Posted on March 29, 1999 in Washington Watch
With the launching of a U.S.-led NATO air war against Serbia, the United States has become engaged, for the first time since World War II, in military hostilities on two separate fronts.
There are profound differences between the confrontations with Iraq and Serbia–but there are some similarities as well.
On the surface, for example, both are “made for TV” wars. From the first day of the air strikes the television treatment has included all the familiar components.
The 24-hour news networks adjusted their programming accordingly. These new media creations thrive on such crises. The coverage has been endless. Throughout the first night of the air raids the television screen was divided between somber voiced reporters and the now-familiar eerie green flashes of bombings as seen through a night vision lens.
This on-site coverage has been suspended since the Serbians ejected reporters from the country. But the all-news channels were not to be deterred. Even with no reporters in Serbia, coverage has continued with news updates, reports from the White House and a stream of commentators–some former government officials, so-called “experts” and military analysts. The latter two groups are distinguished by the fact that although they actually know very little about what is going on, they nevertheless feel compelled to offer their “expert” views.
As in the Iraq war, these “experts” have no more knowledge than the newsreaders. Often times, they’ve never been to the country that they are analyzing. They are a “cottage industry” of former government or military personnel or academics which has been instantly created to fill the need of television to have articulate talking heads to fill 24 hours of discussion.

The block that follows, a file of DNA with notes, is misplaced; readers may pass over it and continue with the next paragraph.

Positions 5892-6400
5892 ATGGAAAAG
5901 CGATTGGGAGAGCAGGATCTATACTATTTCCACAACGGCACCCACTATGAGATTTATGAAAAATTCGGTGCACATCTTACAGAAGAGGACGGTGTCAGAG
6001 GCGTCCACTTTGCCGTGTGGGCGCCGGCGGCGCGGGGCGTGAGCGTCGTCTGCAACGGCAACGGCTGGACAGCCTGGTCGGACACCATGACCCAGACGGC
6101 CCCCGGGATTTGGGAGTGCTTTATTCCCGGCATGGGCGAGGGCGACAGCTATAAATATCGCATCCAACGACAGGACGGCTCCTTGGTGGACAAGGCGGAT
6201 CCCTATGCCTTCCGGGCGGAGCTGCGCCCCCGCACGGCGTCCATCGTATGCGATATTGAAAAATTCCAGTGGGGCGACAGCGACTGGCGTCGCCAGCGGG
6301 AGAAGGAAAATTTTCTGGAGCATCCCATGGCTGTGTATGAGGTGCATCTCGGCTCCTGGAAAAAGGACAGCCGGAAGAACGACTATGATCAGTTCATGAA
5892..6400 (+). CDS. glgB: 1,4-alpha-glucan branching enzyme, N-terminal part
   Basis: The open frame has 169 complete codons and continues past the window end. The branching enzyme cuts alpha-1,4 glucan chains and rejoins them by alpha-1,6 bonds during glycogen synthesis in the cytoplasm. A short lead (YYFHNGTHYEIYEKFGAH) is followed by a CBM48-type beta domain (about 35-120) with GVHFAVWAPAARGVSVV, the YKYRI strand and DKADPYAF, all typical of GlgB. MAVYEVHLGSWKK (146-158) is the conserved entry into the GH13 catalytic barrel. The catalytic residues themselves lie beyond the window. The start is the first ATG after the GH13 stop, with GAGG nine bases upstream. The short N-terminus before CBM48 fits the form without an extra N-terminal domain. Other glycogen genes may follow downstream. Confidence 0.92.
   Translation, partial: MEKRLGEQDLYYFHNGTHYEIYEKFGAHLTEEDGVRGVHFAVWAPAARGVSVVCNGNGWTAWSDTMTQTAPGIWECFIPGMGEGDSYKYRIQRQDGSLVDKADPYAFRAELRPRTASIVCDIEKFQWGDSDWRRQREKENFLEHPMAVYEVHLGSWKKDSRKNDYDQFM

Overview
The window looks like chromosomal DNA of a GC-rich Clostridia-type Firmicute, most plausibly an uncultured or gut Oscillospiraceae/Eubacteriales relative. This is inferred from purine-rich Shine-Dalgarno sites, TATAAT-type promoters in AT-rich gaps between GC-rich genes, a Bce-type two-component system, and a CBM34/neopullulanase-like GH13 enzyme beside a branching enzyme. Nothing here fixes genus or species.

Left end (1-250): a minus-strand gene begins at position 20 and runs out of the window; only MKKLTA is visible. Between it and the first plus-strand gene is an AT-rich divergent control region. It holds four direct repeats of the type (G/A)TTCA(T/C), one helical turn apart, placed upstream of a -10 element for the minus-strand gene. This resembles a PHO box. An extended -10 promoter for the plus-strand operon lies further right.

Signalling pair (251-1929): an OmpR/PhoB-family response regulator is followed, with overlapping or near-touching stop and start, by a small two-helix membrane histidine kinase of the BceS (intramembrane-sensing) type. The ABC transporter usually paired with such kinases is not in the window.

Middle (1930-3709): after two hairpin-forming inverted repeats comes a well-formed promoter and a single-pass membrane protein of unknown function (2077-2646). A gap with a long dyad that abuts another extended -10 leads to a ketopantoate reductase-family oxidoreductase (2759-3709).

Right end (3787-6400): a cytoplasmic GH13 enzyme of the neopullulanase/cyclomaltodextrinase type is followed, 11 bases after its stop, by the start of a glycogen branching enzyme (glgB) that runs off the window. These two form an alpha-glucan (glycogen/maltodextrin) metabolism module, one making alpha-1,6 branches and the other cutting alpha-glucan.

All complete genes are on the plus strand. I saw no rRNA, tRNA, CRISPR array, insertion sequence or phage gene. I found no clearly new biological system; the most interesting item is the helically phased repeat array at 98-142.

When these commentators are finished, the networks switch to a variety of human interest interviews–which usually consist of the families of U.S. military personnel involved in the conflict and, in the recent case, joyous Albanian Americans and grieving or angry Serbian Americans.
Welcome to the TV war! It is the new war of smart bombs, computer simulated graphics and endless talking.
What is both fascinating and disturbing about this new type of war–in both Serbia and Iraq–is the fact that despite the saturation of television and print media coverage, in the end, we know so very little about what is actually happening on the ground.
In the cases of both Iraq and Serbia, the Administration has made similar arguments to win public support. Last week, President Clinton made a compelling personal appeal in advance of the bombing campaign. He offered a rather simplified crash course in recent Balkan history and spelled out the humanitarian considerations and the threat of wider conflict if nothing was done to stop Serbian violence in Kosovo. U.S. interests in the region the President stated were clear: “our values” were at risk if nothing was done to stop the pending humanitarian crisis, and “our interests” would be jeopardized if the conflict spread and destabilized southern Europe. NATO would bomb, he said, to deter aggression and degrade the ability of the Serbian Military to commit further atrocities. Finally, the President said, the U.S goal was to bring about Serbian agreement with the proposed peace plan.
Much of this campaign had a familiar ring to it and supporters of the Administration’s policy and many in the media have been quick to point out the parallels.